• Forums -- If you're a 'serious' gamer of any description (i.e. you play World of Warcraft, or a clan-based shooter) you'll already know about forums. Everyone else will just be aware of forums popping up in search results all the time -- and that's for a reason, you know! A lot of online communication occurs on forums -- perhaps even more so than blogs, forums are a huge source of constantly-updated info that you should be reading!

    If you're a World of Warcraft player, you should be reading and digesting Elitist Jerks. MW2 players should take a good look at Modern Warfare 24/7. If you like your forums a little more generic, you could always wade into the GameSpot forum (but it's really big, I warn you). Basically, if there's a game you like, Google it! It'll be worth it, trust me.
  • Xfire -- Though it has a rather snazzy tagline, 'gaming simplified', Xfire never fails to deliver. While it started as a bit of an industry ugly duckling with very tentative support from gamers and developers, Xfire has stuck at it. Today, 8 years after its initial release, and due to its continuing and impressive innovation, Xfire now has over 15 million very happy users -- and you should be the next!

    What started as a 'game aware' messenger (it showed you what games your friends were currently playing), Xfire has grown into a massive (and competitive) community that facilitates your games playing. Not only is there in-game text and voice chat, but there's also a great server browser. The most recent addition is the ability to live stream your gaming-- now you can show your friends, clanmates or even the thronged masses your pro skillz over the Internet!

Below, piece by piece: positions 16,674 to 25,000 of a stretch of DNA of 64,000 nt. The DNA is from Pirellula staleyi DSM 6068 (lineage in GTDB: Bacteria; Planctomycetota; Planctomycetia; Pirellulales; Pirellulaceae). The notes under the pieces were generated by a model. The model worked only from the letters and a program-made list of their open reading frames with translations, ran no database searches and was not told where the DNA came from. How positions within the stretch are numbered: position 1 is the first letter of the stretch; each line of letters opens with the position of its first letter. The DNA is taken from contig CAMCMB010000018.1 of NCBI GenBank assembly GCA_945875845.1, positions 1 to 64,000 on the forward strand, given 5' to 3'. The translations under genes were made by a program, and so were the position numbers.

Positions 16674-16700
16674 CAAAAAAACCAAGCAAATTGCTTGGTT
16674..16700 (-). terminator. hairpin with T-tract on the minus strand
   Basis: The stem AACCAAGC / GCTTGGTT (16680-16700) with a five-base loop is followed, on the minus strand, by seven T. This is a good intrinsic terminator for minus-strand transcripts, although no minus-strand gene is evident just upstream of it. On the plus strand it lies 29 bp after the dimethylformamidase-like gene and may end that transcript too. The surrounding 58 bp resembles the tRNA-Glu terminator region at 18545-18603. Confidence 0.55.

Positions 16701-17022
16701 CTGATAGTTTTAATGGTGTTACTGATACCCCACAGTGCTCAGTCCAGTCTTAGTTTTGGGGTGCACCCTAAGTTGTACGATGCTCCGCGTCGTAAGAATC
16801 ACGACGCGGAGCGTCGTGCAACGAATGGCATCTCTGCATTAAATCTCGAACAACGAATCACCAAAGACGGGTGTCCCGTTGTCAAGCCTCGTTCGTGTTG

PC: Xfire -- Mac: MacFire -- Linux: not supported, but there are some fancy chat plugins you can check out
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Next, we have utilities. These are tools that augment your gaming experience -- and no, I'm not talking about speed hacks or aimbots! (But I have thrown in a few 'nefarious' tools, just, you know... in case.)
  • BitTorrent -- A good BitTorrent client is the bread and butter of every gamer. Now, I'm not telling you to go out and download every game -- especially if you have a disposable income -- but sometimes publishers make it so damn hard to enjoy a game that you might as well just Torrent it. Yes, I'm talking about DRM; yes, I think DRM is an affront to the addicted stalwarts that spend their hard-earnt money on video games. You know it's sad when free, cracked and downloadable versions of games are better than the boxed equivalent.

    So, keep a BitTorrent client installed, but only use it when you have to. Torrents are also good if you lose the original game disc too, incidentally -- or for downloading large multi-gigabyte patches.

    Console gamers:
    you can use Torrents to get your hands on games that won't be released in your country!